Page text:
‘As much as i love being in the classroom …’: Understanding secondary English teachers’ workload
- Publication Type:
- Journal Article
- English in Australia, 2018, 53 (3), pp. 5 - 22
- Issue Date:
|2018_EinA_Manuel_Carter_Dutton.pdf||Published Version||3.22 MB|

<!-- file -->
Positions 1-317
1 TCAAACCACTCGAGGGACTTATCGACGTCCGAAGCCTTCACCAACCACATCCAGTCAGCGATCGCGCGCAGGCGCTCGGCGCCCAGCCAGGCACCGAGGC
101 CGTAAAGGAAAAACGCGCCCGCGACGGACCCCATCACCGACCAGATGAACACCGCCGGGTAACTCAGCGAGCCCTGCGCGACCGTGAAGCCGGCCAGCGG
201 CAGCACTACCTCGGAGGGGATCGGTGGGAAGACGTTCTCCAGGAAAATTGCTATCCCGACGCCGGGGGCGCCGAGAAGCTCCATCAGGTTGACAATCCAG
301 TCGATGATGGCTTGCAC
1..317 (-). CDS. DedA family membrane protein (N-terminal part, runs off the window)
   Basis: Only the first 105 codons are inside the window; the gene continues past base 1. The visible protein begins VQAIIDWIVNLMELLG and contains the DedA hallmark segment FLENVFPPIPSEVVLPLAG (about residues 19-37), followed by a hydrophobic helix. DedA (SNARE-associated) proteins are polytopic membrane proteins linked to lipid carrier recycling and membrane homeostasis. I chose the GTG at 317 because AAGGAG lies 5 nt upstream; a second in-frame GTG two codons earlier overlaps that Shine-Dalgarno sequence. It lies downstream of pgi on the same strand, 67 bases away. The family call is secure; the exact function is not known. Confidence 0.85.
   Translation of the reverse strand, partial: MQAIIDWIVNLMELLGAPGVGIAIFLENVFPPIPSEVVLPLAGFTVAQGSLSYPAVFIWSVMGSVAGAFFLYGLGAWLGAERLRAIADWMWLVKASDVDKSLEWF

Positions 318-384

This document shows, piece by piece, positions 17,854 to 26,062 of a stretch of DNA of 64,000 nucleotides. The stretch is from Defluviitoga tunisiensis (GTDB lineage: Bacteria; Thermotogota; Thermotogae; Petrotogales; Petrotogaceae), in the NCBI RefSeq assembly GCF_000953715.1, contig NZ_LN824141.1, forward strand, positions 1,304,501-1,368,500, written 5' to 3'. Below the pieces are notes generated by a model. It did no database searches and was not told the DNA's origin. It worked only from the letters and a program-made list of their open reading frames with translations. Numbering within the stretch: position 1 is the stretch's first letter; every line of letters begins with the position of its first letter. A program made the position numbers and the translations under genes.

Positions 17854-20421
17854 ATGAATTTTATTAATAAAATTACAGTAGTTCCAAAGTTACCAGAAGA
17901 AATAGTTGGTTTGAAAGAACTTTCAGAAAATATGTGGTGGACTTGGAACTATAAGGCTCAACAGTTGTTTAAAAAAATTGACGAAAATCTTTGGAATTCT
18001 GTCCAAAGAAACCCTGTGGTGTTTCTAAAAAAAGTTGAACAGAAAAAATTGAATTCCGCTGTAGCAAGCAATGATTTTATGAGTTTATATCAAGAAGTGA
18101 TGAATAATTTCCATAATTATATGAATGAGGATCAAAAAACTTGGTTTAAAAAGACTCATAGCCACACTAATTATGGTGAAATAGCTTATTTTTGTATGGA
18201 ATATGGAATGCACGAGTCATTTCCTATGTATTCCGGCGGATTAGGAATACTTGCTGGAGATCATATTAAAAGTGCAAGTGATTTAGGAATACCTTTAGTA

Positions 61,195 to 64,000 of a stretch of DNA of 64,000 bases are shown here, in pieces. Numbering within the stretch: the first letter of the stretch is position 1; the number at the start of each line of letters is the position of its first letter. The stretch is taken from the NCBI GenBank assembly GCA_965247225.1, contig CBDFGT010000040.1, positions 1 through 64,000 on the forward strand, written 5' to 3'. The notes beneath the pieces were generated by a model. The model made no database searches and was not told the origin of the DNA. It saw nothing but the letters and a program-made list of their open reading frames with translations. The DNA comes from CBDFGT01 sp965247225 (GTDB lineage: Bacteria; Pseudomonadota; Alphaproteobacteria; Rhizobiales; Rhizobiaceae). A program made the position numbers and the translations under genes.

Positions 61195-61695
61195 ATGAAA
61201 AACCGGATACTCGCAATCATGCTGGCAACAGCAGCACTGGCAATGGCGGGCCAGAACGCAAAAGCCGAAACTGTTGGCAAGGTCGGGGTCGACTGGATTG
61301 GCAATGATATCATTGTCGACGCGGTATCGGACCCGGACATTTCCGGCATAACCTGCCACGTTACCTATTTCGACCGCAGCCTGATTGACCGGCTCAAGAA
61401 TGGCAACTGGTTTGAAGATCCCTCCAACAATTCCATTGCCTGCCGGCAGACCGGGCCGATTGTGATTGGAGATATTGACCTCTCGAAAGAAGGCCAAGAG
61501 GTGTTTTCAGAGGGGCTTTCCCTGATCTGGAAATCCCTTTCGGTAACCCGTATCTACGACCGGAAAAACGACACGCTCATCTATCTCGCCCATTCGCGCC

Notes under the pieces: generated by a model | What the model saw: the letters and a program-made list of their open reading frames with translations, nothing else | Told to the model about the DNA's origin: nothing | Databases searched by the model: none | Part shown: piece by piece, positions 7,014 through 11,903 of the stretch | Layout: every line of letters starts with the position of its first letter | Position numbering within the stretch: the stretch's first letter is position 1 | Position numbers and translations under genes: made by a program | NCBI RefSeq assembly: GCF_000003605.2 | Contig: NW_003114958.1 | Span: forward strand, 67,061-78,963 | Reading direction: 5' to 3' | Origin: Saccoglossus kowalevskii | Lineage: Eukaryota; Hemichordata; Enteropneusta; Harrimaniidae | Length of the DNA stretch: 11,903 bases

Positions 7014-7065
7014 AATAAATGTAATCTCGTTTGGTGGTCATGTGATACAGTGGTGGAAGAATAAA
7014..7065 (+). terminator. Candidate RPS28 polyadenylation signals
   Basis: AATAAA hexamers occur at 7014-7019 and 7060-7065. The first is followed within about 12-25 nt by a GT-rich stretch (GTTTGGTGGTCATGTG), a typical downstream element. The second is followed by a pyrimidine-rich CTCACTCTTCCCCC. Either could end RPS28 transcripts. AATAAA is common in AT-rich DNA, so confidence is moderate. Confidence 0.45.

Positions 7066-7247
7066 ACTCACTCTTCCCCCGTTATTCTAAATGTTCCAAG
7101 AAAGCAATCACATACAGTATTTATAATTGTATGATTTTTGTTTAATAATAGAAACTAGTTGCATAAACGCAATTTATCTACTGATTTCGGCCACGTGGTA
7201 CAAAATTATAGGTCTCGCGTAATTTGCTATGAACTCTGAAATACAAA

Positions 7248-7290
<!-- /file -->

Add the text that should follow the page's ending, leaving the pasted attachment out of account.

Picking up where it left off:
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© 2018, AATE - Australian Association Teaching English. All rights reserved. This paper reports on the findings of a study of 211 secondary school English teachers in New South Wales, Australia. The study aimed to gather data on English teachers’ work and lives, including their perspectives on workload, motivation, work satisfaction, wellbeing, and career intentions. In an educational environment dominated by a culture of ‘performativity’ (Ball, 2003, p. 216) manifested through the institutionalising of standards-based systems designed to codify, measure and judge teacher quality, the views and voices of teachers themselves are too often marginalised or absent from research and policy debates. In this paper, we represent English teachers’ perspectives on their work and lives and draw attention to the impact of an intensified workload on their capacity for quality teaching and continued investment in teaching as a career. The findings highlight a range of professional and situated factors (Day et al., 2006) experienced by teachers as a consequence of: administrative and accountability compliance demands associated with monitoring and reporting of teacher and student performance; high-stakes test preparation, associated data gathering, administration, and heightened expectations from the school executive, students, parents and the wider community; the speed of centralised curriculum change and policy reform; and diminished resources and support, including inadequate support for implementing new curriculum. The phenomenon of an intensified and excessive workload was perceived to be the single most determinant factor in impeding English teachers’ desire to focus on the ‘core business’ of teaching to their best. The paper calls for urgent attention to teacher workload and its far-reaching implications for quality teaching, student learning and the retention and support of high-calibre teachers in the profession.
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